11 We will verify that the prices in units of the GOP are martingales. To this end consider first a numéraire N, a strictly positive price process with N t determined by the history of the securities price processes up to and including time t, satisfying dn t = N t (υ t dt + τ t dz t ). (35) N 0 = 1, as always. With Ito s lemma we have for an arbitrary security price process S i d ( ) S i = ds i dn S i N ds ( ) 2 i dn dn S i N + (36) N N S i N = (µ i υ σ i. τ + τ τ) dt + (σ i. τ ) dz. (37) If N = GOP then υ = r + φ φ and τ = φ. This implies for the cash bond with µ 0 := r and σ 0. := 0 d ( ) S 0 GOP) = (r r φ φ 0 + φ φ) φ dz = φ dz (38) ( S0 GOP and for i = 1, 2,..., n d ( ) Si GOP) = ( µ i r σ i. σ 1 (µ r) ) dt + (σ i. φ ) dz (39) ( Si GOP = (µ i r µ i + r) dt + (σ i. φ ) dz (40) = (σ i. φ ) dz. (41) And so the price processes normalized by the GOP are indeed martingales with respect to the true measure. Consequently, for any contingent claim, with price process V, that can be replicated by a selffinancing portfolio strategy, we have V t V T = E t. (42) GOP t GOP T This equation was presented before in (Merton, 1990), (Long, 1990) and (Johnson, 1996). It is worthwhile to note that the GOP is the only numéraire with this property. For a general N it is clear that the normalized cash bond price process will have zero drift rate when and only when υ = r + τ τ. And the drift rates of the other processes are zero when and only when µ = r+στ. We must therefore have τ = φ. For an arbitrary numéraire the general theory of contingent claim valuation says that the normalized price processes can be turned into martingales by changing the probability measure. The new equivalent measure induces a 11
12 change in the drift of the Brownian Motion Z. I.e. there exists an essentially unique process α, say, of the same dimension as Z with α t determined by the price processes up to and including time t, such that dz t α t dt is Brownian Motion with respect to the new measure. If we denote the new relative drift rate of the securities by µ N and the new relative drift rate of N by υ N we have µ N = r + στ (43) υ N = r + τ τ. (44) And α = τ φ. These results follow from the fact that N is the GOP relative to the new measure. To prove the last statement, let V be the price process of any selffinancing portfolio (V 0 = 1). Recall that for positive real x we have that log (x) x 1 with equality when and only when x = 1, and so ( ) ( ) VT VT log + 1 (45) N T is a nonpositive random variable. Its nonpositive expectation with respect to the new equivalent martingale measure, indicated by the superscript N, equals ( E (log N VT N ( ) T = E N VT log N T N T ) ( VT N T ) ) + 1 (46) V 0 N (47) = E N log V T E N log N T 0. (48) In other words, E N log V T V T = N T ( almost surely ). is always smaller than E N log N T, except when 3.2 Three possibly wellknown facts that may be of some interest to recall First, observe that the price of a zero coupon bond at time t that matures at time T, B(t, T ), must satisfy B(t, T ) GOP t = E t 1 GOP T. (49) 12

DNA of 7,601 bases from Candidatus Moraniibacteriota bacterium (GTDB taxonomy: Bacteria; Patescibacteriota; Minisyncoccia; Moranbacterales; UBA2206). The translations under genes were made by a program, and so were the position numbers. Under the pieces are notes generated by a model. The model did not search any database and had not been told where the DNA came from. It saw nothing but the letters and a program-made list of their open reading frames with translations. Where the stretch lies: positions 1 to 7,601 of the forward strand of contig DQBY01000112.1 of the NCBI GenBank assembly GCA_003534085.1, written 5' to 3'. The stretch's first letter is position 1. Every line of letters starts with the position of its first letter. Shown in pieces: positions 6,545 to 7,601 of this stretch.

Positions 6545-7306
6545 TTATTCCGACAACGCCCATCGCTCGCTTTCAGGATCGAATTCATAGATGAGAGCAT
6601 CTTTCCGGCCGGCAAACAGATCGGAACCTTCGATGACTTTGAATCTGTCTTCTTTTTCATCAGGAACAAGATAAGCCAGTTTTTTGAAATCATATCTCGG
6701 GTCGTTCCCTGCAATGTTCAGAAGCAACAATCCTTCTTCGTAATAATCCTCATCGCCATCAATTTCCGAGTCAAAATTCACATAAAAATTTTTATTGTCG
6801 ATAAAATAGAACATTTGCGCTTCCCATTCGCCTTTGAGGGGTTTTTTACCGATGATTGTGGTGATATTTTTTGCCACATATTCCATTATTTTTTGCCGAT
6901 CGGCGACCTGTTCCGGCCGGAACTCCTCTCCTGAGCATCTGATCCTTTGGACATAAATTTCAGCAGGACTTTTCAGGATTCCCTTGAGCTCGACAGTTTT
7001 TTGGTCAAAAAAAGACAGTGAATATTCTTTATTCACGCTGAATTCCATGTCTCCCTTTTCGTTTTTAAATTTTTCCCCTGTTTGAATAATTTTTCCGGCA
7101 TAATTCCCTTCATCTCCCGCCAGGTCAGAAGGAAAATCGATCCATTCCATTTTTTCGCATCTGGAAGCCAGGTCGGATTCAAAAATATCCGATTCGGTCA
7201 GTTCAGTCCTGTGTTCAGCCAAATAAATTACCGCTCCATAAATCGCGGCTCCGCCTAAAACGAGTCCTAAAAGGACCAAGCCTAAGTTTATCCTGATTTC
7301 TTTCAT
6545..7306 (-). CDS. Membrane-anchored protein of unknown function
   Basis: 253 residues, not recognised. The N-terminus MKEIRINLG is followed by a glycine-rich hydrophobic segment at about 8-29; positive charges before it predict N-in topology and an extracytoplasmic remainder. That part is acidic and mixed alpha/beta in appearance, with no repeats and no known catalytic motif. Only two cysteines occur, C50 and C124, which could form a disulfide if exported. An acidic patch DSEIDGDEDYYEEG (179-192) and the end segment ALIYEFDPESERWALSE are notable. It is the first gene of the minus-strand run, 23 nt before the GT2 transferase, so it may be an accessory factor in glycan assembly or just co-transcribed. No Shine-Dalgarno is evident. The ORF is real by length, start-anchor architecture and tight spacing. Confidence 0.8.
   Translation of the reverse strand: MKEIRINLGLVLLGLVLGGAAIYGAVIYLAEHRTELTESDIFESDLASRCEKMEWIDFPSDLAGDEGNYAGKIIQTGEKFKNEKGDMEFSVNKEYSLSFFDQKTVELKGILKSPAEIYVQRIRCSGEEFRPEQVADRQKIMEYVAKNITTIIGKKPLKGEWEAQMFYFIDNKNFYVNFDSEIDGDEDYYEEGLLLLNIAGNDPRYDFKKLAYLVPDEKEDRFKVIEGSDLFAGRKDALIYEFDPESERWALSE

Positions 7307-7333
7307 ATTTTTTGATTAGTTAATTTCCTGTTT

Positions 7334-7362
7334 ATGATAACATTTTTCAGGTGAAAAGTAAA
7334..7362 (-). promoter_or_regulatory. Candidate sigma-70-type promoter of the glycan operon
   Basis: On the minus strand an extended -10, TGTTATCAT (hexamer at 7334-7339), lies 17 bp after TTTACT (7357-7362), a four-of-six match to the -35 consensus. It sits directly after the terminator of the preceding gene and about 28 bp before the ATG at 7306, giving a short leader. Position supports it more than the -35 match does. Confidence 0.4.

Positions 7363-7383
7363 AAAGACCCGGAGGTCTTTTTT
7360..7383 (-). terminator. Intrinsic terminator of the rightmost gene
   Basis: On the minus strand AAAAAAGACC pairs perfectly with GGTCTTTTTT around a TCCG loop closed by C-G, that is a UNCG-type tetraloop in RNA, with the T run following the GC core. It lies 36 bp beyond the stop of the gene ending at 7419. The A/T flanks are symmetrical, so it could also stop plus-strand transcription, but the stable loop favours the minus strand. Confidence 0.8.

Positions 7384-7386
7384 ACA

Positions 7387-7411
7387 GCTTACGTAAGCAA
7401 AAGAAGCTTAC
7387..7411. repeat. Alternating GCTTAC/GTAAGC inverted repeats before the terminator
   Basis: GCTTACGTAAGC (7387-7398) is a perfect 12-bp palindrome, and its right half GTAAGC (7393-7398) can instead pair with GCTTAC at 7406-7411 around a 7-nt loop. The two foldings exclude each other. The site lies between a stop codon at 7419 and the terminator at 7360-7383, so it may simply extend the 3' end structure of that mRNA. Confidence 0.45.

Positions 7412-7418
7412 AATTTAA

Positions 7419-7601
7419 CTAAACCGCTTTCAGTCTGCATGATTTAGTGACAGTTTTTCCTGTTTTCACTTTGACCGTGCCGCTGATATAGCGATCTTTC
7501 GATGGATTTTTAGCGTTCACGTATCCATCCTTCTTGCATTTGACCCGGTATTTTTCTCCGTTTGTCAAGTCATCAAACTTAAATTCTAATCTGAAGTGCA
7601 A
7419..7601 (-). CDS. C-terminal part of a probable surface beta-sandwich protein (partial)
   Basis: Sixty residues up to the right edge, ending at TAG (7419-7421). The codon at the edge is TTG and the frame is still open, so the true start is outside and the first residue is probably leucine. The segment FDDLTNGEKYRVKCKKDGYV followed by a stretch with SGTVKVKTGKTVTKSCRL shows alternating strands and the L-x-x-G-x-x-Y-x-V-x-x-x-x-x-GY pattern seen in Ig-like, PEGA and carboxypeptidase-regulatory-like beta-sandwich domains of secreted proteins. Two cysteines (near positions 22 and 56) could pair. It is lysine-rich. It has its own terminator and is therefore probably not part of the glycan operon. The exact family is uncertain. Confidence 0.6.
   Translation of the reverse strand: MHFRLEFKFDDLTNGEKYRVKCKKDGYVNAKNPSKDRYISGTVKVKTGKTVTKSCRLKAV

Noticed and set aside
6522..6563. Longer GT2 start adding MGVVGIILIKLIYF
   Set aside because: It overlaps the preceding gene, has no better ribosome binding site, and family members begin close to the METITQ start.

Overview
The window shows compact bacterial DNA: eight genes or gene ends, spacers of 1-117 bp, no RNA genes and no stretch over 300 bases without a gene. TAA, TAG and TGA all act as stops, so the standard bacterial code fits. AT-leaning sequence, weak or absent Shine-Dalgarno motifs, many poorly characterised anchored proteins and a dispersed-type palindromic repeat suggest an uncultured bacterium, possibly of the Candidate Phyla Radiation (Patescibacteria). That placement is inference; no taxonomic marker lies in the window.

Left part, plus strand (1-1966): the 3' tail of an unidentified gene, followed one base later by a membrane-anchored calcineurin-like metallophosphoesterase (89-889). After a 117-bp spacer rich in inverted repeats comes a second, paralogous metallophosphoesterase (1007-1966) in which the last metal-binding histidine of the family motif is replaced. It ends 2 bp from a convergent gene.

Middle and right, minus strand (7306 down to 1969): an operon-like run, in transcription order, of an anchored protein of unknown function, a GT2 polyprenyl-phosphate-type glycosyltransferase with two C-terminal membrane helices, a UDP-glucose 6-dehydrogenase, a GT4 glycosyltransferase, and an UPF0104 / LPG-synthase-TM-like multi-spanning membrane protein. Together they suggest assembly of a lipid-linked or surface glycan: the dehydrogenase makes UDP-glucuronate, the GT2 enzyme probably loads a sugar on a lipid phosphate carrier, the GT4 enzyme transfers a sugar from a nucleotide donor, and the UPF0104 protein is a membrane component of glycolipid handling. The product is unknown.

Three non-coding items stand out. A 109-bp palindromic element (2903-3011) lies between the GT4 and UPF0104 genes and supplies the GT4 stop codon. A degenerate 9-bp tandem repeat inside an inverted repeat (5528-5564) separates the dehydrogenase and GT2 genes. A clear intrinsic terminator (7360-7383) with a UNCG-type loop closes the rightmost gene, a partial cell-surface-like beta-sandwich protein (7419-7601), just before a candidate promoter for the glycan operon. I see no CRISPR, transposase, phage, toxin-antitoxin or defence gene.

13 So for a general contingent claim with price process V we have V t V T = E t (50) GOP t GOP T ( 1 = E t GOP T = B(t, T ) GOP t ) ) 1 E t (V T ) + cov t (V T, GOP ( T 1 E t (V T ) + cov t V T, GOP T (51) ). (52) Or ) 1 V t = B(t, T ) E t (V T ) + GOP t cov t (V T,. (53) GOP T In other words, the value of a claim equals its discounted expected payoff with regard to the true probablity measure, plus a hedging premium 8. The latter is positive when the claim tends to do well when the GOP does not. The hedging premium is absent for all claims when and only when taking expectations yields in fact forward prices. In that world, the zero coupon bond is the best capital growth investment. A second observation is related to the expected excess return that is earned by an arbitrary claim. Let dc = C (µ c dt + σ c dz). (54) Since C normalized by the GOP must be a martingale relative to the true measure, the relative drift rate of C GOP must be zero. Hence, as is easily verified, the excess expected return of any claim in a market which is arbitrage free, is not free, but is determined by its relative volatility and the market prices of risk: µ c r = σ c σ 1 (µ r). (55) Finally, we recall that CAPM is alive and kicking in terms of the GOP, as observed by (Merton, 1990) and analyzed extensively by (Johnson, 1996). It is in fact a simple identity µ t = r t + beta t (S, GOP ) E t ( dgopt GOP t ) r t dt (56) when we define, with ds as the nvector with S ith element ds i S i for i = 1, 2,..., n ( ds beta t (S, GOP ) := cov t S, dgop ) ( ) t dgopt var t. (57) GOP t GOP t 8 To the best of my knowledge this easy result was reported first in the 1996 version of this working paper. See (Korn & Schäl, 2009) who refer to this as (Dijkstra, 1998) where the year 1998 is a mistake. 13